Cell Records Link Murder Suspect to Crime Scene, Prosecution Says

Baltimore Court Seal

The defense and the prosecution sparred over the reliability of a Federal Bureau of Investigation (FBI) cell location analysis allegedly placing a homicide defendant’s phone in the area of the shooting when it occurred.

The trial of Clifford Knight entered its third day at Baltimore City Circuit Court on Aug. 12. Knight is charged with first-degree murder, firearm use in a violent crime, having a loaded handgun in his vehicle, possession of a loaded handgun on his person, and felon in possession of a firearm. If convicted of the charges, he could face up to life in prison. 

Prosecutors allege that Knight, 24, lured 26-year-old Ronald Lewis to a midnight ambush on May 14, 2020. The shooting took place on the 100 block of Violet Hill White Way, just across the street from the University of Maryland’s School of Pharmacy.

On Thursday, the prosecution called the author of the FBI report to the stand. 

The special agent had performed a location analysis on two phones, one linked to Knight’s. The other is alleged to belong to the 23-year-old owner of the suspected car used in the shooting. According to prior testimony, the owner of the car had three calls with Knight on the days leading up to the shooting.

The FBI agent testified that the analysis uses the amount of time it takes a phone to connect to the cell tower in order to determine a possible radius of where the phone is at the time of connection.

Both phones were linked to within .01 miles of the scene of the murder at the relevant date and time. The two phones were then tracked moving to a location in East Baltimore.

However, Knight’s defense attorney, Robert Cole Jr., argued that the analysis could only indicate the “general geographic area” of the phone’s location. He also said there was no way to determine whether Knight was in possession of that phone at the time of the homicide. 

In addition to the owner of the car, prosecutors also showed a connection between Knight and the 26-year-old man who was eventually arrested with the murder weapon. In fact, the lead detective said, Knight had called him twice in the two hours prior to the murder.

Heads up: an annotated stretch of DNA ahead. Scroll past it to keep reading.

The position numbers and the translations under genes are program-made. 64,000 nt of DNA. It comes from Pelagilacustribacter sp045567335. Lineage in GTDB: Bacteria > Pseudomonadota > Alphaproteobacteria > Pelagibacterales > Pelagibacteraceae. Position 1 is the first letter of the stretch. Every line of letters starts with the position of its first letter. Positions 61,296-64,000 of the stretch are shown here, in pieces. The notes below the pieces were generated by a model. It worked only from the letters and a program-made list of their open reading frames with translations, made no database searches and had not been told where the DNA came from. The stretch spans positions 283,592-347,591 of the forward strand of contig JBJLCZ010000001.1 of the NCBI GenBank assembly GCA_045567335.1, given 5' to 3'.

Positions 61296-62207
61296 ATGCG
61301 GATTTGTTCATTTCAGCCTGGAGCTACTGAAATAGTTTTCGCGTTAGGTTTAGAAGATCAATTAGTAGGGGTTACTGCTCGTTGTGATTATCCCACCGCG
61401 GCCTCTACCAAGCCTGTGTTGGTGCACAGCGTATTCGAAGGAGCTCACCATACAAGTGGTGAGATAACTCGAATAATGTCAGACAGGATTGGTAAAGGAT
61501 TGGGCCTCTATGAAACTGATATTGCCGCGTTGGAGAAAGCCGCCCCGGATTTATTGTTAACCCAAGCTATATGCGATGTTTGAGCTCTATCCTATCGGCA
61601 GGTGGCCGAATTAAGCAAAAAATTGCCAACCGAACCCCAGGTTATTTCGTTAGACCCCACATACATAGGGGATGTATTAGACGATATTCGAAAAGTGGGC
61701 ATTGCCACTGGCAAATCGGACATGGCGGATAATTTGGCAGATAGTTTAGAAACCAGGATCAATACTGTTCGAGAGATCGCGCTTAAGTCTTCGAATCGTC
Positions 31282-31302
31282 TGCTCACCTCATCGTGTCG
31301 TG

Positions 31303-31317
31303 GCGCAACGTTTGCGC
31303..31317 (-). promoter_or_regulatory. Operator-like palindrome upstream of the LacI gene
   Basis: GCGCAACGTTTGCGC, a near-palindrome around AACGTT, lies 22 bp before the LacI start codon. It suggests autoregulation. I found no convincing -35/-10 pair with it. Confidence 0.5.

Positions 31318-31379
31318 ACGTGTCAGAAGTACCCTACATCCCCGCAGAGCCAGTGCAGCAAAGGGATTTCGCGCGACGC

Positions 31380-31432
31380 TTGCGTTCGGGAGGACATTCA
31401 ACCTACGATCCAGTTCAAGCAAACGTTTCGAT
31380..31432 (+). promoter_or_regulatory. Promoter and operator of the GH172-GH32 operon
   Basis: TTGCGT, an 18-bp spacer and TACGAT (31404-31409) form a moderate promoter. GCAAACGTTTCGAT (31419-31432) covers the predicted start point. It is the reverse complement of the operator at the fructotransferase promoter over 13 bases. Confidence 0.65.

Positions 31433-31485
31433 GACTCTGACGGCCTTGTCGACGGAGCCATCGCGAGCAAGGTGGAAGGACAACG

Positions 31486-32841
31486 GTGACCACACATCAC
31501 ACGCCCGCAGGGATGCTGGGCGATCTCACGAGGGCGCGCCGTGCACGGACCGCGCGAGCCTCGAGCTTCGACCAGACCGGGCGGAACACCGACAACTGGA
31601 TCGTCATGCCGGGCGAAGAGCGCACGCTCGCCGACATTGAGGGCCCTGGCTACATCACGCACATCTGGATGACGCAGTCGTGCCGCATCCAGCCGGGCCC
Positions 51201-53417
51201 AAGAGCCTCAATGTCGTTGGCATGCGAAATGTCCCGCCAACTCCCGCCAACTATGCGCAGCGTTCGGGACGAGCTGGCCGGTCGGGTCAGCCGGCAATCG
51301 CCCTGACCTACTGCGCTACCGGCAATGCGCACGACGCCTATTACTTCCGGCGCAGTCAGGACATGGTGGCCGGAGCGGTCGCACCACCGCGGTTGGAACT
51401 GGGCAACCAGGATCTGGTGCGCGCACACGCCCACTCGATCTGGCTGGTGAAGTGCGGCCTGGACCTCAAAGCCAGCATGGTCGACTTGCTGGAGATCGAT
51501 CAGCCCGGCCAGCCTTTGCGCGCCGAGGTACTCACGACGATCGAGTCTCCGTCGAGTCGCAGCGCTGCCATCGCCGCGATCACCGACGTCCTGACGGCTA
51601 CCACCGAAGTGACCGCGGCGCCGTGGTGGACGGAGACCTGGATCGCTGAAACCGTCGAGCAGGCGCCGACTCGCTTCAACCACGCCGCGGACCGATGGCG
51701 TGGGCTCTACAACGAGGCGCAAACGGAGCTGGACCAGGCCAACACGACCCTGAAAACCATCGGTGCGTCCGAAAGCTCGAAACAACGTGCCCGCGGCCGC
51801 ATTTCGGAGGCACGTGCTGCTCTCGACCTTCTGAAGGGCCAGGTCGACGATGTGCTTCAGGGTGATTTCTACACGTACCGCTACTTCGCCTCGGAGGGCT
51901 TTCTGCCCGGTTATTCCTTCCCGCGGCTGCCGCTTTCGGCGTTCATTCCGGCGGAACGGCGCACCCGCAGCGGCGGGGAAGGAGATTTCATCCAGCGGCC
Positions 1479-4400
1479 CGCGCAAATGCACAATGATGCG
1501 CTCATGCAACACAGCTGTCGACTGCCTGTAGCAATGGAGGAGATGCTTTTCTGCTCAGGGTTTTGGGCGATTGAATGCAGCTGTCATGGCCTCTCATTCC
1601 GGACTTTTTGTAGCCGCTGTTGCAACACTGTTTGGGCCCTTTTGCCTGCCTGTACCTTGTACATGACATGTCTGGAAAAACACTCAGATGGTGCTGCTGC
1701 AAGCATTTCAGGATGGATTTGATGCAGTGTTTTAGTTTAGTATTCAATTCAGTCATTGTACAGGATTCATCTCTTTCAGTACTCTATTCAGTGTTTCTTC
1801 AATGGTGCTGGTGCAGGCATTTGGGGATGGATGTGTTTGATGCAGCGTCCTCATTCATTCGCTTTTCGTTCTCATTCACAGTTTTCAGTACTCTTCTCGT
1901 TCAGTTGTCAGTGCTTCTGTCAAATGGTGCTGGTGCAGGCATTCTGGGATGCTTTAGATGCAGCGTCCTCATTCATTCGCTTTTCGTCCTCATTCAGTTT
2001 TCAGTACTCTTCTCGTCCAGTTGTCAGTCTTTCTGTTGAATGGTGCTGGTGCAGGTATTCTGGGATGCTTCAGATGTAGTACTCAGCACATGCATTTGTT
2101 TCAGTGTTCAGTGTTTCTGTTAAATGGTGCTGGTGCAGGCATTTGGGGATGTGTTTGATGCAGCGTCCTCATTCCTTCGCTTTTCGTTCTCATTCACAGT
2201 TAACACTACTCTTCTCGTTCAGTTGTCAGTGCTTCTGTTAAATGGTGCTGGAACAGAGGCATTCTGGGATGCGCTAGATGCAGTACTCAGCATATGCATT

The 20-year law enforcement veteran also highlighted comments Knight made to an incarcerated man during a recorded jail call. Knight said that he had to change his phone number because people were “throwing parties.” The phrase, the detective said, is often code for involvement in a shooting.

Cole questioned this interpretation, suggesting that Knight could have been using the phrase literally. 

New details about the nature of Lewis’ fatal gunshot wounds also emerged during the trial on Thursday.

The medical examiner (M.E.) tasked with Lewis’ autopsy said that the gunshot wounds were “rapidly fatal,” causing death in as little as one minute. Lewis was shot in his left cheek, severing his carotid and jugular arteries and causing massive blood loss. Additionally, he suffered a gunshot to the neck, which injured his spinal cord.

Pinpoint-like abrasions caused by gunpowder residue also indicated that the shooter was likely 12 to 18 inches away from Lewis, the M.E. said, suggesting the shots were fired from inside a car. 

Cole argued that such a determination was not the M.E.’s expert opinion on this particular shooting but rather a “rule-of-thumb” guess based on the injuries. 

Witness testimony concluded after Knight chose not to testify. 

Cole then motioned Judge Martin P. Welch to acquit Knight on all charges. He reiterated the assertion that the state’s case was merely circumstantial and lacked both physical evidence and eyewitness identification.

Judge Welch denied the motion. 

Cole is expected to formally rest the defense’s case on Aug. 13. After closing arguments, Knight’s fate will be in the hands of the six women and six men of the jury.